[§97] Such was the love of liberty and of valor which existed in this small barbarian town. With only 8,000 fighting men before the war began, how many and what terrible reverses did they bring upon the Romans! How many treaties did they make on equal terms with the Romans, which the latter would not consent to make with any other people! How often did they challenge to open battle the last general sent against them, who had an army of 60,000 men! But he showed himself more experienced in war than themselves, by refusing to join battle with wild beasts when he could reduce them by that invincible enemy, hunger. In this way alone was it possible to capture the Numantines, and in this way alone were they captured. Reflecting upon their small numbers and great sufferings, their valiant deeds and long endurance, it has occurred to me to narrate these particulars of the Numantine history. Many, directly after the surrender, killed themselves in whatever way they chose, some in one way and some in another.

The remainder congregated on the third day at the appointed place, a strange and shocking spectacle. Their bodies were foul, their hair and nails long, and they were smeared with dirt. They smelt most horribly, and the clothes they wore were likewise squalid and emitted an equally foul odor. For these reasons they appeared pitiable even to their enemies. At the same time there was something fearful to the beholders in the expression of their eyes - an expression of anger, grief, toil, and the consciousness of having eaten human flesh.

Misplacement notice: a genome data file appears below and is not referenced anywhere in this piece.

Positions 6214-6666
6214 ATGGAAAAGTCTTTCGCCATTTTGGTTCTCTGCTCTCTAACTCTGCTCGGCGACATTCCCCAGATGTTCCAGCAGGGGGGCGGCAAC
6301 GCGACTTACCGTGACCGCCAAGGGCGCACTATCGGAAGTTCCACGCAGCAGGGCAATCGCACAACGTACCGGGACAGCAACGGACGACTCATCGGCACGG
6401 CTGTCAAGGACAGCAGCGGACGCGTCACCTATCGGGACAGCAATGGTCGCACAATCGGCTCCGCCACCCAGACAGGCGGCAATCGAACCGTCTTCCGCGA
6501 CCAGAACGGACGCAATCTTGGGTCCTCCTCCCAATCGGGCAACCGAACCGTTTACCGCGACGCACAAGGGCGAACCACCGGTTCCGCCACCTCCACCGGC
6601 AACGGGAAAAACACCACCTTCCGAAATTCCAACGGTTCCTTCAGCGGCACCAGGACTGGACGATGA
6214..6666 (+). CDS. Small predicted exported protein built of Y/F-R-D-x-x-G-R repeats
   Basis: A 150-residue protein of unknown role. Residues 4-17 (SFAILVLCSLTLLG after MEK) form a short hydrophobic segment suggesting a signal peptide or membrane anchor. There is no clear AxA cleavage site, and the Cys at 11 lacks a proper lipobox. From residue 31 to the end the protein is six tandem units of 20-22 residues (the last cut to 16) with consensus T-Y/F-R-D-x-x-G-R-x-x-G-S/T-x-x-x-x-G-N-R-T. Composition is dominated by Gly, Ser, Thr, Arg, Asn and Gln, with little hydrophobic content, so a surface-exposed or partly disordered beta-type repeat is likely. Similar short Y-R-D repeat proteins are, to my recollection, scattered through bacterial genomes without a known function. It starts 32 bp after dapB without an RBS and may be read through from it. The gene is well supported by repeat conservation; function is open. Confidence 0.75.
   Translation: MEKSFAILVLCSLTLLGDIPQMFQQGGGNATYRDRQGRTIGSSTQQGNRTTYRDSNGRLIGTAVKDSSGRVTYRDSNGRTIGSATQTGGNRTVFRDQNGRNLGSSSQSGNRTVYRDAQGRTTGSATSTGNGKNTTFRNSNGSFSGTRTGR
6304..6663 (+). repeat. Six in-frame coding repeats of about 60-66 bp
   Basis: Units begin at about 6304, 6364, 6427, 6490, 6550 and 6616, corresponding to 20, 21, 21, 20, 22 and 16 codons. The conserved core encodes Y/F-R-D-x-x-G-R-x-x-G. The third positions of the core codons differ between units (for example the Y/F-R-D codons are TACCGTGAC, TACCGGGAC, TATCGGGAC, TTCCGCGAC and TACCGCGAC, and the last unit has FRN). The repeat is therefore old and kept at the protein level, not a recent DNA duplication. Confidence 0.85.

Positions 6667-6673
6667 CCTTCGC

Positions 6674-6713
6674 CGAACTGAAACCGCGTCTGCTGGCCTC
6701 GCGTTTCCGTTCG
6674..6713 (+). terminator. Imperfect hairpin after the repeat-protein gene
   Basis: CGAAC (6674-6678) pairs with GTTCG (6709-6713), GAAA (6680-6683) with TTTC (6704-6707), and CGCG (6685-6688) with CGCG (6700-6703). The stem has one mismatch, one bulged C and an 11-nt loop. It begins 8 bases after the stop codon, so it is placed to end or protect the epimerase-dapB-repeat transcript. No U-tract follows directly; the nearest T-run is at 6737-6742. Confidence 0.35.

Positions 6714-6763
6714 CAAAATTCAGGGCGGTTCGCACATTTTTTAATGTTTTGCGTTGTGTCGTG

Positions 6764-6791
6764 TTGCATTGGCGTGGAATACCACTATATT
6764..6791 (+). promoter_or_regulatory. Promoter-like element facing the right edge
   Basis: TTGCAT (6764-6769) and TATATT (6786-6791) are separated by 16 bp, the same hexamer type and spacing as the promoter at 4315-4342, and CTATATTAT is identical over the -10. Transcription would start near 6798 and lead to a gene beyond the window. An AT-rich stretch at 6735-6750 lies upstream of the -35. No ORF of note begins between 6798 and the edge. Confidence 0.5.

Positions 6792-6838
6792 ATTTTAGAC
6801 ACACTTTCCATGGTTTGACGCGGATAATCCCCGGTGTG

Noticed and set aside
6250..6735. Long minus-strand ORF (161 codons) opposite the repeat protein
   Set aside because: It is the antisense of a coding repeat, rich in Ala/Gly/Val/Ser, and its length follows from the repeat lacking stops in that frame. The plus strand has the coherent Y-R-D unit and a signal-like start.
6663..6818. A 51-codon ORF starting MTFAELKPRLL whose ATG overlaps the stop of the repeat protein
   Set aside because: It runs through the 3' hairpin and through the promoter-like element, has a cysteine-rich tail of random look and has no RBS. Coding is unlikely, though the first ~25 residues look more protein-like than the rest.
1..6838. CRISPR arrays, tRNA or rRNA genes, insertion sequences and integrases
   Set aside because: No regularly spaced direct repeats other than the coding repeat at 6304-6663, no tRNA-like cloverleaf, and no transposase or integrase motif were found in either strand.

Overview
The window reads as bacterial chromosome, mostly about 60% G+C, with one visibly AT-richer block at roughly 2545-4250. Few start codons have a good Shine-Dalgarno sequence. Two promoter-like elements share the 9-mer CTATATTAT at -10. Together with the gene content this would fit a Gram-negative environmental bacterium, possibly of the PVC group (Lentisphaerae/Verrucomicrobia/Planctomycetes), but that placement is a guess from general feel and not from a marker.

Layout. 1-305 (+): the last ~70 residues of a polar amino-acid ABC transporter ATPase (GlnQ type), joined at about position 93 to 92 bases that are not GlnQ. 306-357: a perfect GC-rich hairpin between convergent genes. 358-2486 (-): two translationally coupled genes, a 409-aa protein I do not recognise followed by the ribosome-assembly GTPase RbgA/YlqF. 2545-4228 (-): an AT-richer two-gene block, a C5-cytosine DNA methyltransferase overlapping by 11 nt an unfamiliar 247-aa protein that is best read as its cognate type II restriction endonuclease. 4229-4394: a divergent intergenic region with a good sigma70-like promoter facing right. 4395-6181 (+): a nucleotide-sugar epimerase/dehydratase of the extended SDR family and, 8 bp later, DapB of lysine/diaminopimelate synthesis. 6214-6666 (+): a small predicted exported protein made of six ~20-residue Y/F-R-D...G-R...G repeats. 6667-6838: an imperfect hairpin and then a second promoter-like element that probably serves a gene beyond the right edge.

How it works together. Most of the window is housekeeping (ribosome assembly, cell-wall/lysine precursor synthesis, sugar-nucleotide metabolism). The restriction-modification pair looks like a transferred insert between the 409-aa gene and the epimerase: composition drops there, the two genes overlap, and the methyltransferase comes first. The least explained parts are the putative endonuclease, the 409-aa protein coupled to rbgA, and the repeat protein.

[§98] Having reserved fifty of them for his triumph, Scipio sold the rest and razed the city to the ground. So this Roman general overthrew two most powerful cities - Carthage, by decree of the Senate, on account of its greatness, its power, and its advantages by land and sea; Numantia, small and with a sparse population, the Romans knowing nothing about the transaction as yet. He destroyed the latter either because he thought that it would be for the advantage of the Romans, or because he was in a violent rage against the captives, or, as some think, in order to acquire the glory of two surnames from two great calamities. At any rate, the Romans to this day call him Africanus and Numantinus from the ruin he brought upon those two places. Having divided the territory of the Numantines among their near neighbors and transacted certain business in the other cities, threatening or fining any whom he suspected, he sailed for home.